Page:Journal of botany, British and foreign, Volume 9 (1871).djvu/267

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were unexpanded, and of a solid, globular form ; and we, at first, supposed they were buds that would eventually open out into double flowers, such as are not uufrequently met with in Cardamine pratensis. On examination, however, this abnormal development was found to be due to the attack of minute insects, small yellow grubs, very similar to the larvfe of the Wheat Midge {Cecidomya Tritici), that are so often found amongst the chafF scales of wheat. Each flower contained a dozen or more of the parasites. The flowers themselves had become strangely altered. The sepals were thickened and otherwise somewhat enlarged, green and persistent ; the petals pei-- sistent, unaltered iu texture but purple in colour ; the filaments mur-h swollen, but the anthers quite unaltered ; and tlie pistil considerably enlarged. The peculiar thickening of the pai'ts of the flower was, no doubt, due to the puncture of the parent insect when she deposited her eggs, as is the case in- all kinds of galls, rather than to the efl'ect of the larvae feeding on the juices of the flower. In fact, the flower was partially converted into a gall, — a nidus for the young brood of insects ; but it is sti-ange that an injury of this kind should have caused such a very marked change in the colour of the petals. — Robert Holland.

��Stellakia umbrosa, " Oj)itz." — I found this well-marked and striking form of Stdlaria media in June last, growing abundantly in and near Morley Wood, near Mobberley, Cheshire, as well as in one or two other places in the neighbourhood. It is stated in Eng. Bot. ed. 3. ii. 95, to be of rare occurrence, and to be " most probably a sub-species," in which opinion I concur. Besides the characters there given, the size of the flowers — about midway between those of typical S. media and S. nemorum — would at once attract the attention even of a casual observer. — James Britten.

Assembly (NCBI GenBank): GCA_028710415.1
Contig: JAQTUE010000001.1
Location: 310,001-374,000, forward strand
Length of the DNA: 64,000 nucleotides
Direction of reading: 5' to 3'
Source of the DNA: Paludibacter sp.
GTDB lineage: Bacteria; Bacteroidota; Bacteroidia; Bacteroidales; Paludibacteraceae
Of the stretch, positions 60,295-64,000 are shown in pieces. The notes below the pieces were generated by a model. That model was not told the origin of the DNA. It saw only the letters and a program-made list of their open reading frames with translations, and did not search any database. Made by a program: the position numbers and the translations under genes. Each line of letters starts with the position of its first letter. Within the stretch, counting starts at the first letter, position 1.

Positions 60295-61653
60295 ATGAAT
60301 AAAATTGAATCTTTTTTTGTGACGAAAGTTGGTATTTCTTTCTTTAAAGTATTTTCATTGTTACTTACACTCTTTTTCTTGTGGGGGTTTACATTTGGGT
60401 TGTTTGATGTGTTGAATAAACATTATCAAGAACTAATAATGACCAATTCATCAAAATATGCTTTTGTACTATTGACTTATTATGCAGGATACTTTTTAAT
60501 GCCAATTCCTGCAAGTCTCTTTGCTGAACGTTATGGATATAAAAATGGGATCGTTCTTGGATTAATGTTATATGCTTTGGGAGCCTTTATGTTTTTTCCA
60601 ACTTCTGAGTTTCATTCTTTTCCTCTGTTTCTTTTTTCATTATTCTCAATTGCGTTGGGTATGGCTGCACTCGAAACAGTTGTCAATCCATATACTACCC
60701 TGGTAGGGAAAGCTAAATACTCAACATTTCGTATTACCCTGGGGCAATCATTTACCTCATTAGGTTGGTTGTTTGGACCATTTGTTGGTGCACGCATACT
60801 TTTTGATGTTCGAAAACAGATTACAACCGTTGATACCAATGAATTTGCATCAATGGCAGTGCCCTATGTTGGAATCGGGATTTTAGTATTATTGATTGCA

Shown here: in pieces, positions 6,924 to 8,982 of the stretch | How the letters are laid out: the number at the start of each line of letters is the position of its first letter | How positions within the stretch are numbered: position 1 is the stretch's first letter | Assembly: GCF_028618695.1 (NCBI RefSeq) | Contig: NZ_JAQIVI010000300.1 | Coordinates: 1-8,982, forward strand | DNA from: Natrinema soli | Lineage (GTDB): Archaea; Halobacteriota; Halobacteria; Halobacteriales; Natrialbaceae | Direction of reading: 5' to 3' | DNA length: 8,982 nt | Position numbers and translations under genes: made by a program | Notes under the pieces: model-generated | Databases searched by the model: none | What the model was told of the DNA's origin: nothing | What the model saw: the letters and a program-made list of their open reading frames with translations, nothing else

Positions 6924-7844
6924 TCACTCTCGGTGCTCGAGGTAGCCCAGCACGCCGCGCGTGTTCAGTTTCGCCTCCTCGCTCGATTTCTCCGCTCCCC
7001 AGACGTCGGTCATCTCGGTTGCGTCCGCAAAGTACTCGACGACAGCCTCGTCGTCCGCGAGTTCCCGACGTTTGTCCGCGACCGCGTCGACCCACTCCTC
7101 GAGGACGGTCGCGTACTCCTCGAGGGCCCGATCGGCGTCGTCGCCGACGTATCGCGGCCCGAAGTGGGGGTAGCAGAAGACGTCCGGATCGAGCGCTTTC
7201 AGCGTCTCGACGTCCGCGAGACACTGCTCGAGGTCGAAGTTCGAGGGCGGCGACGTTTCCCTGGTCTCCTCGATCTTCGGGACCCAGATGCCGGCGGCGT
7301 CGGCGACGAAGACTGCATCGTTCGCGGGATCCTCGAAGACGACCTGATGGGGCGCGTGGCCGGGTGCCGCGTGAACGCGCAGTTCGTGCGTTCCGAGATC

��Dracocephalum tiiymiflorum, L. — T am not aware that this plant has been previously recorded as an introduction ; but have lately received a specimen gathered in a clover-field near High Wycombe, Bucks. I am informed that there were several large plants of it in this locality ; and from the same field I have since YCceyvitAFarsetia iticana and i\\\ Authemis, probably A. tinctoria, but the specimens were too young for positive determination. The Dracocephalum. is a north and east European species. — James Britten.

��Economical Use of Scirpus lacustris and of S. maritimus. — It may be worth notice that the soft culms of S. lacustris are largely used in the manufacture of casks for the purpose of caulking the spaces between the staves and between the boards of the heads of the barrels. Another Scirpus, S. maritiiims, may be mentioned as supplying from the tubers of its rhizome a part of the food during winter of the grev-leg wild goose, Anser ferus. My frieiul Mr. Basil Brooke found in the crops of some of these wild geese, which he shot during the past season near the Murragh of Wicklow, a quantity of the tubers of the Scirpus, which abounds in this locality. Withering tells us that the roots of S. maritimus dried and ground to powder have been used instead of flour in times of scarcity. — A. G. More.

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